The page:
National Addiction Awareness Week, which runs from November 21-27, aims to shed light on the way Canadians view those facing addiction while acknowledging efforts to drive change.
“Addiction is really quite prevalent in our society in different ways,” said Dr. Bonnie Lee, associate professor at the University of Lethbridge.
“It could be related to substance use, but it could also be related to certain behaviors, like gambling, Internet games, and you know that there are other forms of behaviors that could be addictive that are under study.”
Lee, a physician who teaches in the health sciences college, said there is still a lot of stigma and misconceptions surrounding addiction.
“I would just like to draw attention to the fact that addiction is actually a human way of coping with the situation that overwhelms our natural abilities, and the more natural ways we can find, the better we will be to avoid having to resort to substances or behaviors. . to change the way our brain works, ”Lee said.
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Dr. Cheryl Currie, an epidemiologist and associate professor of public health at the U of L, has been conducting several studies related to the ways in which the COVID-19 pandemic has affected addiction rates.
She said that social factors appear to play a role in the development or progression of an addiction, describing it as a “slippery slope.”
“In Alberta, adults who experienced racial profiling during the pandemic were much more likely to say they dramatically increased their use of alcohol and cannabis,” he explained.
“There’s a lot of shame around addictions, and I think if we don’t study it, if we don’t bring it up, it really hides a bit.”
He added that Canada leads some of the richest countries when it comes to alcohol consumption per capita.
“We’re trying to understand treatment in clinical work, and we’re also trying to understand prevention, so that people don’t fall into a level of addiction that they can’t get out of,” Currie said.
“I think the role of mindfulness can be really helpful for (someone) in their early stages (of addiction).”
Lee said, “Prevention is largely about knowing how to build strong, supportive relationships with the people they care about.”
Lori Hatfield, a member of the nonprofit Moms Stop the Harm, has been dealing with the effects of her son’s drug use since he was 16 years old.
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She said it was thanks to a recovery center in Calgary that her son was finally able to begin the journey to recovery, but that they came with many difficult years.
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“(My son) ended up losing everything,” Hatfield said. “He lost his vehicles. He had nowhere to stay. He ended up living on the street.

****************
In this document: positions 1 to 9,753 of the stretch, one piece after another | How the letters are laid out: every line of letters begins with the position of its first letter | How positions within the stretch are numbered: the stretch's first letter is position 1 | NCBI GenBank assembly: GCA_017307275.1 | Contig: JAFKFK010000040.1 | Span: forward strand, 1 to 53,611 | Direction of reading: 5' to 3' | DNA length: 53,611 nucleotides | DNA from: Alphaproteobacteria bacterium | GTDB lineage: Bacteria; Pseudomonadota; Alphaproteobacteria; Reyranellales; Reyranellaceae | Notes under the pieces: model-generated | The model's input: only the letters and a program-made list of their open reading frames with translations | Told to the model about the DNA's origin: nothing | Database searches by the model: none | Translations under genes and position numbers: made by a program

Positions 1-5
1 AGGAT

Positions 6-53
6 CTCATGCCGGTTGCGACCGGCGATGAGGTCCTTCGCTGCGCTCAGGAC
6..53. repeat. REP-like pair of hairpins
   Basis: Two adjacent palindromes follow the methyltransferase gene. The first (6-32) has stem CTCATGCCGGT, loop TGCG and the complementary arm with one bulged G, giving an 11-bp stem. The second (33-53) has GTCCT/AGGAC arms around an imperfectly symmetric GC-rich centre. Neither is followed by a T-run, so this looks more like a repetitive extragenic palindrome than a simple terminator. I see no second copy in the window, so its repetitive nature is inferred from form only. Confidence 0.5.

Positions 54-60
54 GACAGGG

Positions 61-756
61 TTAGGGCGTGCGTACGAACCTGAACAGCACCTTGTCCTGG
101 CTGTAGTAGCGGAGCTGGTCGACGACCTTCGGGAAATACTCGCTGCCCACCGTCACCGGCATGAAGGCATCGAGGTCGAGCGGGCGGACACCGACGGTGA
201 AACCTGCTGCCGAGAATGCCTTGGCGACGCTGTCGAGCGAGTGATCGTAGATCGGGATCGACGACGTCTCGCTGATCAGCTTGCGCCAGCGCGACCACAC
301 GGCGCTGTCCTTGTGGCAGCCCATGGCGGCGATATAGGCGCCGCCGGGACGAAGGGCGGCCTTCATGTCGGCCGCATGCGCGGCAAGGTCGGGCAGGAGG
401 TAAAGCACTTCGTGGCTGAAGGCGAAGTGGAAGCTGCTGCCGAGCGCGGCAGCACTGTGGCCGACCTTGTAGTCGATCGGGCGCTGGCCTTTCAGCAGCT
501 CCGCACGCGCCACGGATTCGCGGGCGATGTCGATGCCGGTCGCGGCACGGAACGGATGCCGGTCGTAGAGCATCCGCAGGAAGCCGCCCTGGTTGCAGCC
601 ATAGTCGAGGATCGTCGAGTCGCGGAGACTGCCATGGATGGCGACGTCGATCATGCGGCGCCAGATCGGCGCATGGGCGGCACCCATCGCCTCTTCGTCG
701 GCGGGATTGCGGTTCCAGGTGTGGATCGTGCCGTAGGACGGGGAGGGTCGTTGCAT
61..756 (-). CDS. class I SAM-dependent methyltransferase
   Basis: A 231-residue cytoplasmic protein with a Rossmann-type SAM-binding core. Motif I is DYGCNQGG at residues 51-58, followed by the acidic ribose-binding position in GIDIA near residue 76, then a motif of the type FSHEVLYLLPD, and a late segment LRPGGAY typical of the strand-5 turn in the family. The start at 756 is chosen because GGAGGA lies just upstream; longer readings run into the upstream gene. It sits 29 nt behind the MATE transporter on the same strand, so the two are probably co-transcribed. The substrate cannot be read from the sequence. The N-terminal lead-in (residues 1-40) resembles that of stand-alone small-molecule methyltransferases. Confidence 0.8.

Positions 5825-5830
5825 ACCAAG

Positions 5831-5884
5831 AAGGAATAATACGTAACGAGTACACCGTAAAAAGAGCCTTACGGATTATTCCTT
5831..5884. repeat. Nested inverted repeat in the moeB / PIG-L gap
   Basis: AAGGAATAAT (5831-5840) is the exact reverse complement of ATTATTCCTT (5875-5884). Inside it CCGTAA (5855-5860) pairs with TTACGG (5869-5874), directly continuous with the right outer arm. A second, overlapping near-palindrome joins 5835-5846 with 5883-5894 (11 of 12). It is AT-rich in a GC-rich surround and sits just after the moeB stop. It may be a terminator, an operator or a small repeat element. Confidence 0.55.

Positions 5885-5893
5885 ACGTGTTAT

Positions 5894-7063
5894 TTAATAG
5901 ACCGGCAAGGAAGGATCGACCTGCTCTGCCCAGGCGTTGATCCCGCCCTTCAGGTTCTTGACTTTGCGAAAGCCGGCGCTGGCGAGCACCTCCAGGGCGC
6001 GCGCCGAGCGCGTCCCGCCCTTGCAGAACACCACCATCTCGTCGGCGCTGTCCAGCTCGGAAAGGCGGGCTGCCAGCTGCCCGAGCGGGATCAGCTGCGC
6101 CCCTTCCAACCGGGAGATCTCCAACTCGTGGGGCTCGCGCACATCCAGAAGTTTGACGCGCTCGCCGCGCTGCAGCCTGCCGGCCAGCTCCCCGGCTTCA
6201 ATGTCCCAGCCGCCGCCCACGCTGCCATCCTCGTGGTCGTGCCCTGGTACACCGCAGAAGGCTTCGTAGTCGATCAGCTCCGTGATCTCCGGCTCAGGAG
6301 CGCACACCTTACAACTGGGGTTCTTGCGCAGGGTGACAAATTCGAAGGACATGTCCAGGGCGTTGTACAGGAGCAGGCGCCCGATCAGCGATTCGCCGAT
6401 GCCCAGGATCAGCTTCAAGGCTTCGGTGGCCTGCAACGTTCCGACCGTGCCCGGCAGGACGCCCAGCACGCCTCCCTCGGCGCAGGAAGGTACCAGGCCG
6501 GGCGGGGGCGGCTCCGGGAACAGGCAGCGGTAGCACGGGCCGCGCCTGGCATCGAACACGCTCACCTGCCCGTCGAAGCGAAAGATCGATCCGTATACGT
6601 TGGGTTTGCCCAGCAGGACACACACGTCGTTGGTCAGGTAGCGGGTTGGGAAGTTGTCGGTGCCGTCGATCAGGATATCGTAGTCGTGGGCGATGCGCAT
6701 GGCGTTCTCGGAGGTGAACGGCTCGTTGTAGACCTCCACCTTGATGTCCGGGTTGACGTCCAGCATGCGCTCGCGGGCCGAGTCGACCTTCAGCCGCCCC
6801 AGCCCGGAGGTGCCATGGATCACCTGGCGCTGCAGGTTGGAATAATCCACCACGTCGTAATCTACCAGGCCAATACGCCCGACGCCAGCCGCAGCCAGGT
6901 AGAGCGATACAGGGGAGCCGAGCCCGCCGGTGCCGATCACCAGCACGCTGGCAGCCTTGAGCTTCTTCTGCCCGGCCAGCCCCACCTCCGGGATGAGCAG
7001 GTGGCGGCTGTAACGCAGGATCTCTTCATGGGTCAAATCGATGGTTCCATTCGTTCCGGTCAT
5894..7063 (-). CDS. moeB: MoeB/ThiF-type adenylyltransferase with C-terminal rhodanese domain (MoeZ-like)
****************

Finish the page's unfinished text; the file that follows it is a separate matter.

“When someone, a loved one, lives with an addiction, it creates a traumatic symbiosis in the family.”
Hatfield believes compassion is needed, along with tangible support from the community and government, to help people recover.
“Gone are the days of stigmatizing and judging people who use drugs,” Hatfield said.
“Trauma is one of the main reasons people live with addictions, and further traumatizing them by treating them as less than human is just horrible.”
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Hatfield said that the support of joining MSTH has been a great help in connecting with other people in a similar situation.
“For people who have someone in active addiction, don’t give up,” he said.
“They are still there. Realize that when you get so angry and frustrated, you are not dealing with the person, you are dealing with the addiction. “
According to the Alberta Government Substance Use Surveillance Data1,026 people died from January to August 2021 from drug and alcohol intoxication.
Loa Manning, assistant owner and pharmacist at Lethbridge Shoppers Drug Mart, is encouraging the public to stop by a pharmacy to purchase a kit of naloxone, a drug used to block the effects of opioids.
“If you see someone you think might be overdosing on drugs, what’s in (the kit) will help save their life,” he said.
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Kits are provided at Alberta pharmacies free of charge. Manning said his pharmacy generally delivers a few each week.
“You can get as many kits as you want, if you want one for your home, one for your car,” Manning explained. “So just come and ask for one because everyone should have one.”
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